As field developments move into deep water, numerous subsea intervention tasks have been moved out of reach of human direct intervention. Remote operated vehicles (ROVs) and remote-operated tools (ROTs) are required to carry out subsea tasks that divers cannot reach. An ROV is a free-swimming submersible craft used to perform subsea tasks such as valve operations, hydraulic functions, and other general tasks. An ROT system is a dedicated, unmanned subsea tool used for remote installation or module replacement tasks that require lift capacity beyond that of free-swimming ROV systems [1,2].
The term subsea intervention refers to all activities carried out subsea. An intervention philosophy needs to be built before designing the interface for a subsea production system (SPS). The intervention philosophy normally focuses on the following questions:
- What kind of tasks will be done subsea?
- What methods will be used to complete these jobs?
- What are the requirements to complete the intervention activities?
The first question will be discussed in this section. For the second question, two intervention methods are commonly used in the subsea engineering:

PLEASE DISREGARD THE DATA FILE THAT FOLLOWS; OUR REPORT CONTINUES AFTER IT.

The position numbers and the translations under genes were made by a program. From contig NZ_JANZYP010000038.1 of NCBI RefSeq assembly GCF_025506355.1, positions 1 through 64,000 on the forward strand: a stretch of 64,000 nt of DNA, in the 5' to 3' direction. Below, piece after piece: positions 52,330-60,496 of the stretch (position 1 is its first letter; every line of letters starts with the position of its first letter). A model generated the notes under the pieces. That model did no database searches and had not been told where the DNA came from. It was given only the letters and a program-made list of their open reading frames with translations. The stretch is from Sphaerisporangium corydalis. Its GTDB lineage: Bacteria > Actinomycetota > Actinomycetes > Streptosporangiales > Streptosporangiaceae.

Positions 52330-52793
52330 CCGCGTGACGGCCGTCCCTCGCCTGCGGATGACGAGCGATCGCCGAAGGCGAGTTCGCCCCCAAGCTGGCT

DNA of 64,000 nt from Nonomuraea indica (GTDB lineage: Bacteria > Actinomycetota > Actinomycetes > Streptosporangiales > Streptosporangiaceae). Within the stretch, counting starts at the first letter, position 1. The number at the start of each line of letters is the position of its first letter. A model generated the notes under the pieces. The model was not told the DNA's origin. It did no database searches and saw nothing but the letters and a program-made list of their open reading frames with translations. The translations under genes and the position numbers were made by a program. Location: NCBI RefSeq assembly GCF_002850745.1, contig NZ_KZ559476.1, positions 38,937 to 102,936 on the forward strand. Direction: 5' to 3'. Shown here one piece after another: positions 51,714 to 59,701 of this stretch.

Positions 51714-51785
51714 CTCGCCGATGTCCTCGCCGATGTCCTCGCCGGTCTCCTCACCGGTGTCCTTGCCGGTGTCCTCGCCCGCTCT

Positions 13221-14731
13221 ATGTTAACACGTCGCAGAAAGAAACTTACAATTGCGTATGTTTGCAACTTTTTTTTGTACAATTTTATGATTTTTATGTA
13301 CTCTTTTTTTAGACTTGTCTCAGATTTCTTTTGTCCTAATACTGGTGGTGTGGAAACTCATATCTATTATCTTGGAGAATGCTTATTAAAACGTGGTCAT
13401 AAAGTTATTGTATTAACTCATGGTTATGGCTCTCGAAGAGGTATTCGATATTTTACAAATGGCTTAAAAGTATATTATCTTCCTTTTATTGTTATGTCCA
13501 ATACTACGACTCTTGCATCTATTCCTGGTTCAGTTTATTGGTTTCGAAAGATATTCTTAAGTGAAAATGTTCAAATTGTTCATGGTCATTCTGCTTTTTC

(1) ROVs for inspection, cleaning, and so on, and
(2) ROTs for module replacement and subsea tie-in. Generally, ROVs are used for these issues, which are detailed in the following sections:
- Site survey;
- Drilling assistance;
- Installation assistance;
- Operation assistance;
- Maintenance and repair.
A site survey has to be carried out before offshore activities such as drilling and installation to obtain the seabed’s precise bathymetry and properties. Detailed seabed mapping through precise bathymetry may be performed by a seabed reference system with differential pressure sensors and acoustic data transmission, which may be deployed and retrieved by an ROV. A sub-bottom profiler (SBP) for sub-bottom profiling may be used to assess the quality of seabed properties for offshore installation foundation.
Drilling activities for production drilling and completion normally include:
- Deployment of acoustic units such as transponders or beacons by an ROV for surface or subsea positioning;